Reflection on Taste and See

Holy Eucharist


Taste and see how gracious the Lord is: happy are those who find refuge in the Most High (Psalm 34:8. The New Zealand Prayer Book, p.234).

I remember the first time I became convinced in faith of the Real Presence of Christ in the Holy Eucharist.  It was that moment for me when I experienced for myself that I received all the Goodness of God when I receive The Holy Communion.  Since then, it is for me the ultimate source of spiritual nourishment.  God meets me where I am, whatever is going on, where ever it is happening; in the appearance of bread and wine.  It is both very simple and very profound.

The more I venture into a more contemplative way of prayer and spirituality,  the more I like to stay away from doctrines and dogmas.  By themselves, they are good; when they lead me to a deeper relationship with God and my neighbors.  However, I can also use them to become very self-centered.  I can put God into a box that is defined by my very limited understanding of God.  A relationship with God that bears fruit, leaves the door of faith open to discover the Presence of God anew in whatever way God comes to us, beckoning us to  search for union with God.  This is exactly what the Eucharist is.  It is opportunity to see and taste the goodness of God; to seek refuge in God in the midst of the sweet, the bitter, the simple and the complex.

To taste and see the graciousness of God and find refuge in the Most High, is to let the Holy Spirit expand our spiritual taste buds.  It means putting into practice though very hard it may be; those two words that are way too easy to read and write.  Let go. Let go of what we think things should be by our own standards.  Let go of wanting what we do not have; instead of being thankful and searching for union with God in whatever is in front of us in the here and now.

It means following the admonition of Saint Benedict to receive Christ in the guest in radical hospitality in chapter 53 of The Rule.  The Eucharist and the guest are two wonderful ways to taste and see the graciousness of God.

How are you opening yourself up to taste and see God’s graciousness, and find refuge in God?


Brother Anselm Philip King-Lowe, OSB


Contemplation: Here and Now

Stormy Lake Ontario


“To become a contemplative, a daily schedule of religious events and practices is not enough.  We must begin to do life, to be with people, to accept circumstances, to bring good to evil in ways that speak of the presence of God in every moment.”  (Sr. Joan Chittister, OSB, Illuminated Life: Monastic Wisdom for Seekers of Light p.535).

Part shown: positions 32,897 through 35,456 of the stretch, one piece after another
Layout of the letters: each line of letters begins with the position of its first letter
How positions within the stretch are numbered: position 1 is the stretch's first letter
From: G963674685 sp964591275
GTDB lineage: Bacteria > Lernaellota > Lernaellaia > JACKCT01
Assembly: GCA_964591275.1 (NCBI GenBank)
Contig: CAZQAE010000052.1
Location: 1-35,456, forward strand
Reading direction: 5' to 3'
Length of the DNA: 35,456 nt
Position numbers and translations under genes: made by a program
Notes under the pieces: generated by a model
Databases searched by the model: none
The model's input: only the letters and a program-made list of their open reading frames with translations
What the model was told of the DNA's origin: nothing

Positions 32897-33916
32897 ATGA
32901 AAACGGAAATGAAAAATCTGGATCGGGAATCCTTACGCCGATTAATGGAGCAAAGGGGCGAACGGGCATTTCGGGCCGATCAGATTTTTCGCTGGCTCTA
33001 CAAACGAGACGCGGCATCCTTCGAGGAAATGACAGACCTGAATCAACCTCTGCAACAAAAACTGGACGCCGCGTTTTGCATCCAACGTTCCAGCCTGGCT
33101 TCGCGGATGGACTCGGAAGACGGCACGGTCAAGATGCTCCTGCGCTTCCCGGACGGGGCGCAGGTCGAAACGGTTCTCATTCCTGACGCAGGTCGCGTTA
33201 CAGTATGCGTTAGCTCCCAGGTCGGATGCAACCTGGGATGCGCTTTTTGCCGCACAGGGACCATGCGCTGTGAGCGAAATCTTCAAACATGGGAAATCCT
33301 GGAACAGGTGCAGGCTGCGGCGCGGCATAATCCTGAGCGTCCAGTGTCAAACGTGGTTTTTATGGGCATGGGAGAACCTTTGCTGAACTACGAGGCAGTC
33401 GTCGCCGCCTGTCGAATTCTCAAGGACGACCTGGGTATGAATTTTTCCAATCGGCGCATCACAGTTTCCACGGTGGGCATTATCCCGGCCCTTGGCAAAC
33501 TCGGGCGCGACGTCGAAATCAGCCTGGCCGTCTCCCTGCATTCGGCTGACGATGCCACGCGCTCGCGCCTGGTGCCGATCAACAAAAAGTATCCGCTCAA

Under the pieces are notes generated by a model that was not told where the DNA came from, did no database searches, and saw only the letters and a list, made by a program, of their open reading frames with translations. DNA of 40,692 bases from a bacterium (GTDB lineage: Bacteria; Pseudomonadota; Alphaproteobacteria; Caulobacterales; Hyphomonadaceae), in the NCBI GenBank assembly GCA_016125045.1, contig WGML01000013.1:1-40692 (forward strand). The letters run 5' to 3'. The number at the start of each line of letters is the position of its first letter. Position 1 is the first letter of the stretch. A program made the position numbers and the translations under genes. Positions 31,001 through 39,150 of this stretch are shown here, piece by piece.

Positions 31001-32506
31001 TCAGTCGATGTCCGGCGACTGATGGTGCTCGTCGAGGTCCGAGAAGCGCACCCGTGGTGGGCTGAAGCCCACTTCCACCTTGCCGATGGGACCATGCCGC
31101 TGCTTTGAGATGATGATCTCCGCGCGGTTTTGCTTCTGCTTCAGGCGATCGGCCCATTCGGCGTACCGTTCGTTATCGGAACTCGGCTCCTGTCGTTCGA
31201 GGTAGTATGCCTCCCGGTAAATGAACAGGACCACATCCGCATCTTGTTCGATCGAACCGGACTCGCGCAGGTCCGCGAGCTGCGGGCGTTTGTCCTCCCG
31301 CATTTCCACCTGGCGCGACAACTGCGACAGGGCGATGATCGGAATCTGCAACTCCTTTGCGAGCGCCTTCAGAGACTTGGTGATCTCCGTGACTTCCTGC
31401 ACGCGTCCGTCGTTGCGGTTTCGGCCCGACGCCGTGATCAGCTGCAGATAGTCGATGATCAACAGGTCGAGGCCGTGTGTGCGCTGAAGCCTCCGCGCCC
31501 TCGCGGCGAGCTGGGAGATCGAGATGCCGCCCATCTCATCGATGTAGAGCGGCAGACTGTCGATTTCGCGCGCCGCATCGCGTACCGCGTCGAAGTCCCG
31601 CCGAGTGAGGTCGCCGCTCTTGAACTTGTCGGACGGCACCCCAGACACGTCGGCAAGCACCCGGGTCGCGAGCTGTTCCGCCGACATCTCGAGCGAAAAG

All of us are in circumstances of one kind or another that we would love to change.  We want more money.  We want what the world tries to sell us; and all too often succeeds.  Something bigger, better, faster, something more efficient.  We want to solve our most urgent of problems by changing events of the past.  Some of us go about living in a state in which accepting what is in our past is something we try to avoid.

A very wise person gave me what I believe is a paraphrase of something said by Buddhists.  “Much of our suffering is because of our refusal to accept what is.”  Jesus Himself has something to say that is comparable.  “Today has enough problems of its own; tomorrow can look after itself” (read Matthew 6:31-34).

Contemplative prayer and the mystical experience at its best, brings us face to face with what is, as it is.  Contemplative prayer invites us to see God in the midst of joy and sadness.  Peace and calamity.  In moments when every thing seems to make sense.  In moments when everything we thought made sense; suddenly becomes something we cannot begin to make sense of.

God is here.  God is there.  God is moving on us.  God is calling us to a renewal of relationship with God in the here and now.  The contemplative vision and experience waits patiently to show us the way towards a conversion of heart and life; from God’s point of view.  Not our own.

How are you contemplating and seeking the presence of God in your own life today?


Brother Anselm Philip King-Lowe, OSB